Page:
Joe Biden joined the presidential race with a message strikingly different than that of his rivals for the Democratic nomination. In words and images reflecting a sense of national urgency, the vice president defined the election and his own candidacy almost solely as a crusade to rid the country of President Trump.

Other Democrats have adopted different approaches with their announcement speeches, highlighting policy ideas or biography or expressions of values. They did or did not mention the president but uniformly chose not to make Trump the central focus of their introductory messages. Some of them have even advised that talking too much about Trump isn’t the way for Democrats to win the election.

Biden’s announcement ran counter to all that. His 3½-minute video was an effort to move the nomination battle to a different level, to raise the stakes for the country and his party. By beginning his campaign as he did, Biden played what he believes is the strongest card in his hand — that whatever Democratic voters might feel about aspects of his record, he hopes they will see him as the candidate best equipped to win a general election.

He chose as his starting point one of the most divisive and defining moments of the Trump presidency: the August 2017 white-supremacist, neo-Nazi rally in Charlottesville. There, torch-bearing Klan sympathizers marched with chants that, as Biden put it, echoed “the same anti-Semitic bile heard across Europe” ahead of World War II. Trump, Biden said incredulously, claimed days later that there were “very fine people on both sides” of a battle that turned violent and caused the death of a counterprotester.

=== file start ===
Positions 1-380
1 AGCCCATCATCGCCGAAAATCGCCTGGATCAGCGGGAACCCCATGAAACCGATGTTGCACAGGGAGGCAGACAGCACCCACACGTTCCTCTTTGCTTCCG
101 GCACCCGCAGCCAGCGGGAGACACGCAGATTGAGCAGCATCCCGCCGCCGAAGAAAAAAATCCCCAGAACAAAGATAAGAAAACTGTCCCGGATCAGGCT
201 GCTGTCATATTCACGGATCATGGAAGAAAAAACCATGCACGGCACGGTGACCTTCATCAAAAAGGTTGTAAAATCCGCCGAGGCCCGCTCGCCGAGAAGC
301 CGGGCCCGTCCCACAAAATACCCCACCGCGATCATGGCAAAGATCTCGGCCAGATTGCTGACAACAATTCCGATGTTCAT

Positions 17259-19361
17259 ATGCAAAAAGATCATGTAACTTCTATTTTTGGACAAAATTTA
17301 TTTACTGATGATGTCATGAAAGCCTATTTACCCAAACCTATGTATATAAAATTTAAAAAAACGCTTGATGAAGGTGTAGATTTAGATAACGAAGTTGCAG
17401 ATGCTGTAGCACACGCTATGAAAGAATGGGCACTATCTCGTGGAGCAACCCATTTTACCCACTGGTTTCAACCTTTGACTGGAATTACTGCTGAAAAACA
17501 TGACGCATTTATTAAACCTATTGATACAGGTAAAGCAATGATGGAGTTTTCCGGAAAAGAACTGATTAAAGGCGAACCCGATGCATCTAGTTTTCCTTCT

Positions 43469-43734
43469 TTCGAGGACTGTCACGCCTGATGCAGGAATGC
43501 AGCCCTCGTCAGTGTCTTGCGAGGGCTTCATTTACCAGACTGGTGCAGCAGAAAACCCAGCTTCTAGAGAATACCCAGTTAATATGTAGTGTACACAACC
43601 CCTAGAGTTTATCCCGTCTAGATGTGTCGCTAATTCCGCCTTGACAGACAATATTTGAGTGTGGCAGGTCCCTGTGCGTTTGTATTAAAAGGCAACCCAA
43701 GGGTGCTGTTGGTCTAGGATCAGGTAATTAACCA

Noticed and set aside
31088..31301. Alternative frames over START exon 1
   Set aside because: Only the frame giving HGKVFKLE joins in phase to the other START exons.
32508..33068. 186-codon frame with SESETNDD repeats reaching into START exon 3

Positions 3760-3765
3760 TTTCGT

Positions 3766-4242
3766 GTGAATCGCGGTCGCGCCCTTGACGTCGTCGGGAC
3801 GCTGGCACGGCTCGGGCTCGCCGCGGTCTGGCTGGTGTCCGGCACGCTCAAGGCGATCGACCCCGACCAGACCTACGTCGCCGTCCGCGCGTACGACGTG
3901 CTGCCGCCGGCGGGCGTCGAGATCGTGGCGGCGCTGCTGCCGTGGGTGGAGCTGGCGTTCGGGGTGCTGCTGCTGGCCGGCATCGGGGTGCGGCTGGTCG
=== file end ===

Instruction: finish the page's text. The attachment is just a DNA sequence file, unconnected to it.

Biden described this moment and the coming election as a battle for the soul of the nation, reduced in political terms to a question of whether Trump’s presidency ends after a single term or extends to a second term. If Trump is defeated in 2020, Biden said, history may well judge these years simply as “an aberrant moment in time.” He added, “But if we give Donald Trump eight years in the White house, he will forever and fundamentally alter the character of this nation.”

The Biden who appeared in the video on Thursday morning was not Lunch Bucket Joe, the pal of working families, or Uncle Joe, the sometimes gaffe-prone but well liked Democrat who has been on the stage for what seems like a lifetime and would like to be seen as a comforting and reassuring leader at a time of national unrest.

This was instead a Biden who has appeared at different times over the course of his 40-plus years in public life, the one who has used the power of his oratorial skills and expressions of moral outrage to rally people behind him. “Everything that’s made America America is at stake,” he said.

There will be more to Biden’s message in the weeks and months ahead, expressions of middle-class and working-class values and talk of his experience on the international stage. Some of that will be unveiled on Monday, when he will participate in a blue-collar and union-themed rally in Pittsburgh.

Western Pennsylvania is at the heart of the electorate that Trump carried in 2016 and where Democrats must recoup if they hope to win in 2020. The Monday rally, symbolically, will be Biden’s way of saying to Democrats that if you want someone who can win back Pennsylvania, Michigan and Wisconsin, look no farther than me. It will be his way of saying that he, better than others in the race, can rekindle enthusiasm among white working-class voters who have abandoned the party.